The note below has been prepared by the Alternative Banking Working Group of the Occupy Wall Street (OWS) movement. As with the prior note published on FT Alphaville, we present it — without comment — as a document for understanding the aims of OWS.
As a presidential candidate, Jon Huntsman proposed a six-point plan to address the critical and important problem of banks that are too big to fail. Now that he has left the race, there is no presidential candidate with a plan or even with an obvious interest in addressing this vital question. The Alternative Banking Working Group of Occupy Wall Street believes it is extremely problematic that this issue is being ignored, and urges every presidential candidate, including Barack Obama, to propose their too big-to-fail plans for review and for debate. In the weeks and months to come, presidential candidates on both sides of the aisle should make explicit plans to set up appropriate firebreaks in the financial system to protect taxpayers.
We’d like to take a moment to comment on Huntsman’s original plan, which is a good start. It sets a cap on bank size based on assets as a percentage of GDP. While such a cap could constitute a step in the right direction, it remains an inadequate solution unless other significant issues are addressed. Since Huntsman’s plan does not consider the impact of derivatives, implementation of his plan could lead to banks with limited hard assets and bloated derivatives books.
We propose that the plan also include caps on risk, as measured by various metrics involving risk models. To guard against manipulation of these models, we believe that the risk models should themselves be measured against a periodically changing series of benchmark portfolios – an idea also proposed by Vikram Pandit.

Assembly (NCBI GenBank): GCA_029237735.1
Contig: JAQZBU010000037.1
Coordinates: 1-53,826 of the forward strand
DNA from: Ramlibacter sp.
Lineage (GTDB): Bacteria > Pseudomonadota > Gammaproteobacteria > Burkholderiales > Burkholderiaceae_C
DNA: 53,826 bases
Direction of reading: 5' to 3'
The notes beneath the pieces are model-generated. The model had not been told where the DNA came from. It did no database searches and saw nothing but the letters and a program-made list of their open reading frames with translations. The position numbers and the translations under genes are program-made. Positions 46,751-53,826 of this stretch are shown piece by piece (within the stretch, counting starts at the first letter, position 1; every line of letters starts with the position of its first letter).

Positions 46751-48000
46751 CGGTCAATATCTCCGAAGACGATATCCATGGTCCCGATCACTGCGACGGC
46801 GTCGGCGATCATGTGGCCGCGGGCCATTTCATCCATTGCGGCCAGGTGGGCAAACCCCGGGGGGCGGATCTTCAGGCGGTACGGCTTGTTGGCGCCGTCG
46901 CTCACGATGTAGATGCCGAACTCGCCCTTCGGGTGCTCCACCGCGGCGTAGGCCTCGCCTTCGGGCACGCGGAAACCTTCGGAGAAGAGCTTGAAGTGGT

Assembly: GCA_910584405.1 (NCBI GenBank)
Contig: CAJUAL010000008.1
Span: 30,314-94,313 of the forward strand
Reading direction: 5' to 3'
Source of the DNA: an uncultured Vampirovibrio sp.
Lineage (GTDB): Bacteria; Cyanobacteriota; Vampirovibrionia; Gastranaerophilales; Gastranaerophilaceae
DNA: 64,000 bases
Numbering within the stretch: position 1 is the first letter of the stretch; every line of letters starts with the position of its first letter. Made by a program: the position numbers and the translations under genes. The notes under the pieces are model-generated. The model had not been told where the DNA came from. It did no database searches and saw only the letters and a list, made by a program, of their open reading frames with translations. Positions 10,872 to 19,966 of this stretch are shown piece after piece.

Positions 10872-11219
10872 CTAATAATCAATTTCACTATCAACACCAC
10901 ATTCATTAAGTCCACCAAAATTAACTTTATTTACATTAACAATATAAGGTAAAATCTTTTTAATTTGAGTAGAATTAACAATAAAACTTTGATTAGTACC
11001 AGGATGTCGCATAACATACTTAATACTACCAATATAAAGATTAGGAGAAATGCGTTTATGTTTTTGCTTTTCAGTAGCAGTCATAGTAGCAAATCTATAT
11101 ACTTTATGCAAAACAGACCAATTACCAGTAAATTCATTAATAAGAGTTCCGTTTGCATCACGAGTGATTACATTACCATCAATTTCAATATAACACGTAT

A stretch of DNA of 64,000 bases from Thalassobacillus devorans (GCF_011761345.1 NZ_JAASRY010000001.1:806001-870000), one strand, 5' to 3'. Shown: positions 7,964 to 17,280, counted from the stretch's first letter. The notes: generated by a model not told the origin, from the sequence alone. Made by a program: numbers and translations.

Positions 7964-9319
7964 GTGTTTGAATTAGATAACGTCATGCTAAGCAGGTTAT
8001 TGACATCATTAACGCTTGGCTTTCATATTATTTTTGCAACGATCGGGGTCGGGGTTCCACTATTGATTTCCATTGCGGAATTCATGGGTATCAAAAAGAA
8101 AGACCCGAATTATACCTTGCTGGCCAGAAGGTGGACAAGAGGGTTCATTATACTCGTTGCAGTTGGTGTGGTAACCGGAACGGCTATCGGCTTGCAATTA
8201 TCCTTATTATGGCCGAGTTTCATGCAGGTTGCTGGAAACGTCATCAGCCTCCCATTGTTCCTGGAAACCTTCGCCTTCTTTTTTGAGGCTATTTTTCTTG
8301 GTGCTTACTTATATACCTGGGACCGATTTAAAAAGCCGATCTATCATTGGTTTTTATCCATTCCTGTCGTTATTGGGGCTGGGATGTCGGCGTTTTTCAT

Next, we have three topics to add to Huntsman’s plan, namely the opacity of banks’ portfolios, the interconnectedness of banks, and the fact that markets themselves, like money markets, can be too big to fail and can lead to government bailouts at the taxpayer’s expense.
Opacity should be discouraged by recognizing that complex accounting imposes costs upon regulators, and ultimately upon the public. These costs should be borne by banks, by requiring them to pay the price of whatever forensic accounting is necessary in order to understand their books. Limits should furthermore be imposed on the exposure of a given bank to a particular institution or set of institutions. In cases where an entire market is currently deemed implicitly too-big-to-fail, the fact of a government guarantee should be made explicit, but that guarantee should be continuously phased out over the course of the next decade.
The Alternative Banking Group is composed of former members of the financial services industry, former policy makers, and interested citizens. Alternative Banking is a working group of Occupy Wall Street, and is non-partisan (containing Democrats, Republicans and Independents). Alternative Banking does not endorse political candidates, but rather attempts to highlight issues that we consider crucial to the future of our country’s financial and economic health.
The Occupy Wall Street Bank – FT Alphaville